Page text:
supplement

  1. Fish oil for brain health

    You don't have to be among the alt-health faithful to believe in omega-3 fatty acids anymore. They're so mainstream now that even Big Pharma is selling them.

    Don't overpay for their version, but do make sure you get yours from either a steady fish habit or a quality supplement -- because there's barely a part of the body that doesn't need those fatty acids, starting with your brain.

    And as the latest research shows, people low in omega-3s tend to have a few lights out in the attic, if you know what I mean.

    In one study, researchers measured the blood levels of omega-3 fatty acids in 1,575 dementia-free people with an average age of 67.

    At least, they're dementia-free for the moment... because some of them are hurtling down the path towards cognitive decline, and they just so happened to be the ones with the lowest levels of omega-3 fatty acids.

    MRIs, along with a host of mental tests, revealed that the people with the highest levels of DHA had more brain volume than those with the lowest. That's critical, because while all our brains shrink as we age, a faster shrink is usually a sign of dementia risk.

    It makes sense, since of all the fats in your brain -- and your brain is more fat than anything else -- DHA is the most dominant, so of course less DHA = less brain.

    Think size doesn't matter? The people with lowest overall omega-3 levels didn't just have the smallest brains... they had the weakest ones, scoring lower on tests measuring problem solving, multitasking, and abstract thinking.

    Throw in the fact that omega-3 fatty acids can help prevent heart attacks, protect your bones, ward off gum disease, improve your vision... and taste great poached, grilled, fried, or baked... and I think you've got a keeper here.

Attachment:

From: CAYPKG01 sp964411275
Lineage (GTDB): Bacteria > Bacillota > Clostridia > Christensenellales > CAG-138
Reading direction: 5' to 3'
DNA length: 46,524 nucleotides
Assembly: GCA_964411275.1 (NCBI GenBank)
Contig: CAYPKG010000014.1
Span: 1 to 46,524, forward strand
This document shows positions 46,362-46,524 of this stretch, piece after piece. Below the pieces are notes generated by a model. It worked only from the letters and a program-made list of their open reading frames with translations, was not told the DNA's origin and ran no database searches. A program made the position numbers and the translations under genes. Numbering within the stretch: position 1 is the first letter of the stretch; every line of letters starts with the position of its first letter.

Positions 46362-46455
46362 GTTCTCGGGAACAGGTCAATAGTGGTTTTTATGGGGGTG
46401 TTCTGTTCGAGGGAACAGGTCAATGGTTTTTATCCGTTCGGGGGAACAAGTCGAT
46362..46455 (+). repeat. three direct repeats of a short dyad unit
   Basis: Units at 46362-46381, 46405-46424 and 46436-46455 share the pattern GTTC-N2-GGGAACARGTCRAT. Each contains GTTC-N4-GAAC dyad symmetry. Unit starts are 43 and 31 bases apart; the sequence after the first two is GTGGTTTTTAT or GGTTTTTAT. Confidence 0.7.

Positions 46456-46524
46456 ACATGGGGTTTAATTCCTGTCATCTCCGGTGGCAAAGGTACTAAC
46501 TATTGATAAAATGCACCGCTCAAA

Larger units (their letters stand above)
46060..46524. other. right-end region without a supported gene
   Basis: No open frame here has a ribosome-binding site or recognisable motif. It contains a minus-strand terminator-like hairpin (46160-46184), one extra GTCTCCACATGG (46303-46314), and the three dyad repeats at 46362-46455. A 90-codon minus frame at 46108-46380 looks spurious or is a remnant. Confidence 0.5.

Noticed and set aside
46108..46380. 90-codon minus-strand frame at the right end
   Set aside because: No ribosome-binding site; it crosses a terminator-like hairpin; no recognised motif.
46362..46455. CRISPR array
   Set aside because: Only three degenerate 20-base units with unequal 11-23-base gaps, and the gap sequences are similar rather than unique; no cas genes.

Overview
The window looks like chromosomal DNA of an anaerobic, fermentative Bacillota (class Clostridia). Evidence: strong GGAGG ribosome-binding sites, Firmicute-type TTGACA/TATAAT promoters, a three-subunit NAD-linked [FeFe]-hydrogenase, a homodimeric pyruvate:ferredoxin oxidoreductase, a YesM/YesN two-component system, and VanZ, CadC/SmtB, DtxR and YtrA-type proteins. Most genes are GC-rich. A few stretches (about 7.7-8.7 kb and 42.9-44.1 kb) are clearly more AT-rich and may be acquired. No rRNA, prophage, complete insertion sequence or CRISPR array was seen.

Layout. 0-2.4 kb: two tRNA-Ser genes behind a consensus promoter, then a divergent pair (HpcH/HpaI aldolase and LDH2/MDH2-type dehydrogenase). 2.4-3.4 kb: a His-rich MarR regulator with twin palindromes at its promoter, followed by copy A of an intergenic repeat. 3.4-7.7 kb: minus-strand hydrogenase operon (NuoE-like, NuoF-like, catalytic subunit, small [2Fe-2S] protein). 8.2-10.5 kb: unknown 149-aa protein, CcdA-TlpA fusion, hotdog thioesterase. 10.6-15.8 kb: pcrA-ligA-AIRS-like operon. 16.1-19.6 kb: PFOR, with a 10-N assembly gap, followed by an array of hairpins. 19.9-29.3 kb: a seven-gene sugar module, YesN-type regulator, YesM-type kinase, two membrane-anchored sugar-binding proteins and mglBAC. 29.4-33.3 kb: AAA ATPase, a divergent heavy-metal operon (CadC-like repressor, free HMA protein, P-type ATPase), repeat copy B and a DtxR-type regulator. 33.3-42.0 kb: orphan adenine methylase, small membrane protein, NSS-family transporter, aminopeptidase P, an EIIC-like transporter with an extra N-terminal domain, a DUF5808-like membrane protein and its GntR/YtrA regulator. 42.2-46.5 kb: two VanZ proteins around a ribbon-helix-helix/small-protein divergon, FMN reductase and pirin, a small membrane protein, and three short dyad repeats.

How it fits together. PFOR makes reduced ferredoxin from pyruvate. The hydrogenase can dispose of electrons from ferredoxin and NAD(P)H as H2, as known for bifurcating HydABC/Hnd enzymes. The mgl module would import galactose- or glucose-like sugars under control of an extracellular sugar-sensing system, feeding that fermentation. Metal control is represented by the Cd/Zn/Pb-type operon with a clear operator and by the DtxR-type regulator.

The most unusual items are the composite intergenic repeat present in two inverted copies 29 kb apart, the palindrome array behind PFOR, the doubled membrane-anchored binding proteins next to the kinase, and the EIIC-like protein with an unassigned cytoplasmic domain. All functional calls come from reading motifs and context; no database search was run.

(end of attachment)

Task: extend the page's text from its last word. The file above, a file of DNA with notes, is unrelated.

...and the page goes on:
2. Vitamin C for your eyes

    If you want to protect your eyes, forget carrots -- there's another "C" that plays a much more important role in how you see: Vitamin C.

    Two new studies show how C can keep your peepers performing at their peak -- including one that finds that certain retina cells literally shut down when they run out of C.

    The researchers wrote in the Journal of Neuroscience that their finding suggests a diet rich in vitamin C may protect against glaucoma -- but more importantly, they say the retinal cells used in the study are closely related to similar cells in the brain.

    And if low C can cause those cells in the eye to go dark, just imagine how it can dim your mind.

    But let's get back to your eyes here, because another new study -- this one out of India -- finds that people with the highest dietary intake of C have a 39 percent lower risk of cataracts than those with the lowest C levels.

    That study was based on a questionnaire over dietary habits, so I'm not going to waste your time with the details -- but it's worth mentioning because plenty of other studies have also made a much more direct link between low C and cataract risk.

    I remember one a few decades back that found every 1 mg/dl increase in blood levels of vitamin C led to a 26 percent decrease in cataract risk.

    Along with vision, vitamin C also appears to have a direct impact on hearing: When I say "vitamin C," most people just hear "orange juice" -- and that's the last place you should be looking for this nutrient.

    OJ is pure sugar with some vitamin C swimming around in it. You may as well put vitamin C in your Coke.

    The best natural sources of C are actually peppers -- bell and chili -- along with broccoli, kale and papaya. But to get what you really need, you'll probably want a supplement.

    I suggest at least 1,200 mg a day, or roughly 15 times what the U.S. government recommends.

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